Back in 2004 I launched my first website. At the time, my friends thought it was strange that I found it necessary to lay my claim to a piece of the Internet. After all, six years ago, digital branding on the personal front had not quite caught on. The web was mainly a place for companies, bloggers, and porn, and we were just starting to see the beginning of the social networking movement with sites like Flickr and Facebook launching that year.
Today, there are endless articles about personal branding and books, such as Me 2.0, that address the topic of building online profiles. There are countless web services to monitor your brand, employers hiring choices are influenced by your web behaviour, and it is increasingly difficult to erase your digital tracks.
Just as we're cozying up to this idea of having a site to protect and promote our personal brand, there is movement among celebrities that is bound to trickle down to we common folk that might make a simple webpage look like a thing of the past.
Bill Cosby is just one example of a star going on an Internet tour to promote his new app. The Bill Cosby iPhone download features "appisodes," photos, audio clips, exclusive videos, and there are plans for ring tones and an Android version. The app is free, and it's definitely breathing new life into the comedian who just days ago fought off claims on Twitter that he was dead.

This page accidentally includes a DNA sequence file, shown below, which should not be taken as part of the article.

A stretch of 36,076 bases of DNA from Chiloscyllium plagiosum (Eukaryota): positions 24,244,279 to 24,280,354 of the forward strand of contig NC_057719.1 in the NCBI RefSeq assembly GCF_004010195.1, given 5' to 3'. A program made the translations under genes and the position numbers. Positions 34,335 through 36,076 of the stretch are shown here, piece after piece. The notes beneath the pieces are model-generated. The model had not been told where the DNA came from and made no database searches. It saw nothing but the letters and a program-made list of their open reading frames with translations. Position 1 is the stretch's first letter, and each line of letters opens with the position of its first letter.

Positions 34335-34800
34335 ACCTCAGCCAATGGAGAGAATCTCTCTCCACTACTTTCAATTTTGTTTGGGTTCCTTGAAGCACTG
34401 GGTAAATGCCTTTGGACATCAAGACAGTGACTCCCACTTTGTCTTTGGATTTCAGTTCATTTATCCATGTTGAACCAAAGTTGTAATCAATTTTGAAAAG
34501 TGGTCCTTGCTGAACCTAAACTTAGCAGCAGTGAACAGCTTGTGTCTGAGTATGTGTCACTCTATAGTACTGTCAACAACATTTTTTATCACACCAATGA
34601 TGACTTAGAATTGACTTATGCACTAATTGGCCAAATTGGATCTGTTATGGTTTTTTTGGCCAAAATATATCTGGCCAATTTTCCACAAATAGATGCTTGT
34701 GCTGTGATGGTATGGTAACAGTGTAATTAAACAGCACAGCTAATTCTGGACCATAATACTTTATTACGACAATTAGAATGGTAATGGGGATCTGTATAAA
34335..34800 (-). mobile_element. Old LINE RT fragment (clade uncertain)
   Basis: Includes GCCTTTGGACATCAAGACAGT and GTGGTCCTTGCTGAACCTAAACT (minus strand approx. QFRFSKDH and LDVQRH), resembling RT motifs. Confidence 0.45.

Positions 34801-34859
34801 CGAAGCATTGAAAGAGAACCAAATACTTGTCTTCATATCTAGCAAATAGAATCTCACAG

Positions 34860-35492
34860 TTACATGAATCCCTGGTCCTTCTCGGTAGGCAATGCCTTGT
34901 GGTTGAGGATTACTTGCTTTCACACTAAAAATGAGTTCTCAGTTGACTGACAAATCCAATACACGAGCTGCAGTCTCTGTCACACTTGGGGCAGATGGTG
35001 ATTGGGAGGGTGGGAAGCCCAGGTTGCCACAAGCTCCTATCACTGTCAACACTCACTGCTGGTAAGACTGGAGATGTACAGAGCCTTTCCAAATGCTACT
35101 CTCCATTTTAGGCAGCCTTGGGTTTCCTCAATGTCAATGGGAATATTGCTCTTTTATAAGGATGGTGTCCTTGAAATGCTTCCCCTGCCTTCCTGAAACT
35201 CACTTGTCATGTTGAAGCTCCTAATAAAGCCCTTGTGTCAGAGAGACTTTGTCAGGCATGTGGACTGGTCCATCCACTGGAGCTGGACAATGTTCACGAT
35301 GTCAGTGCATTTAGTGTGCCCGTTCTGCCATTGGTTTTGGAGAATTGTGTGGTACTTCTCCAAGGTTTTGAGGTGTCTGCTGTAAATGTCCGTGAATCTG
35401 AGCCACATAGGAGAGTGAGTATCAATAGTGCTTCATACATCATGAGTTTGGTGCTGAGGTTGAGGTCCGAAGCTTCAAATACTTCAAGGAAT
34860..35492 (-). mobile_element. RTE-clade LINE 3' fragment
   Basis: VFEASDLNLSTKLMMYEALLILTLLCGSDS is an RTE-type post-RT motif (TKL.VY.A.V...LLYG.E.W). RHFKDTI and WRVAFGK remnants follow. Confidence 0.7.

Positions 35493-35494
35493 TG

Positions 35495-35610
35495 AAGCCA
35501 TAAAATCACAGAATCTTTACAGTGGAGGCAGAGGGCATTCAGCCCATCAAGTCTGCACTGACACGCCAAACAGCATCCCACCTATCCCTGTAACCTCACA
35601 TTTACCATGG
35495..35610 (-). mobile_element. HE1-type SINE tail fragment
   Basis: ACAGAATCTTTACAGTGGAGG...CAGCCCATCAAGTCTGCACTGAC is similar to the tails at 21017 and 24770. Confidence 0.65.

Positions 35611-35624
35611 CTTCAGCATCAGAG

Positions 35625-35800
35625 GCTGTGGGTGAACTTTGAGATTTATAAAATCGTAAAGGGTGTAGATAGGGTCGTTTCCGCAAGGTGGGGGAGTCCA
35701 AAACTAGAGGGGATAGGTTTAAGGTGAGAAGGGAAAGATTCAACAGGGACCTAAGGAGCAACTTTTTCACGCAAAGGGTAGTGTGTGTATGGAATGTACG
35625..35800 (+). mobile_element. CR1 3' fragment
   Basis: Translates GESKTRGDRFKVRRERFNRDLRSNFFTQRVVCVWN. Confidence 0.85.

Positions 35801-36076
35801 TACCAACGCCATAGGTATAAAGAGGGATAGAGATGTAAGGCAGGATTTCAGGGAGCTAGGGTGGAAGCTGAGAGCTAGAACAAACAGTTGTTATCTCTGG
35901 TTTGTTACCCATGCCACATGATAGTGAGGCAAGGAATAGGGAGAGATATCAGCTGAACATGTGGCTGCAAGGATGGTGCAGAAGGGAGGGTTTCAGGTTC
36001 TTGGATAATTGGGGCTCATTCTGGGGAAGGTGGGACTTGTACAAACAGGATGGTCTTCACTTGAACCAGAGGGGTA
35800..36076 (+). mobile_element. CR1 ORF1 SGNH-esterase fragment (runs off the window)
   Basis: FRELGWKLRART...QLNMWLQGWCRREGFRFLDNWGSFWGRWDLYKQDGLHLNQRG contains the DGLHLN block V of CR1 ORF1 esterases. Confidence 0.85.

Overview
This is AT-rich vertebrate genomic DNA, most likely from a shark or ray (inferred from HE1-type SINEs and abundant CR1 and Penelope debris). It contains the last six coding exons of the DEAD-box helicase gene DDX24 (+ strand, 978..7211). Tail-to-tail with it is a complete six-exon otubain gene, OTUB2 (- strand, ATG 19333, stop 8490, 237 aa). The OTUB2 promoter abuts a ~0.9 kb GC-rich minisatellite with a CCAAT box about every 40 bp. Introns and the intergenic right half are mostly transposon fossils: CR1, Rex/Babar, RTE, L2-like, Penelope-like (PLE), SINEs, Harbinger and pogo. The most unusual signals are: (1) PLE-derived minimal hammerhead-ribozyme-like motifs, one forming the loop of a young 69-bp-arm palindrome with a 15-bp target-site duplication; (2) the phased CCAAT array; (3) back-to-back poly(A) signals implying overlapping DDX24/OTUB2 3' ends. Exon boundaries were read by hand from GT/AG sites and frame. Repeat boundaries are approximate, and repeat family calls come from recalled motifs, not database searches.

As sales of smart phones continue to rise and as the app world continues to expand, I have little doubt that more and more people will bypass the old web page in favour of mobile apps. I might not go as far as Wired's editor-in-chief Chris Anderson in the magazine's September issue when he claims that the web is dead, but I do agree that the future is "less about browsing and more about getting."
I don't think this personal app trend is going to go mainstream in 2010, but I do think it's not far off. If you're active across multiple social networks, if you blog on a regular basis, and you post photos or videos to the web, all of this content makes for dynamic app material.
No longer will friends and relatives need to visit your Facebook, Flickr and YouTube pages to catch up with your life -- they'll just launch your personal app and scroll through all of your updates on their iPhone 6 or Android 3.1.
The biggest hurdle is development. Back in 2004 I took advantage of sites like Blogger to push my posts on to the web free. If a tool is ever developed, and I know a few are in the works, to make it simple for the average computer users to build a mobile application, I suspect an app called you might be a new digital reality.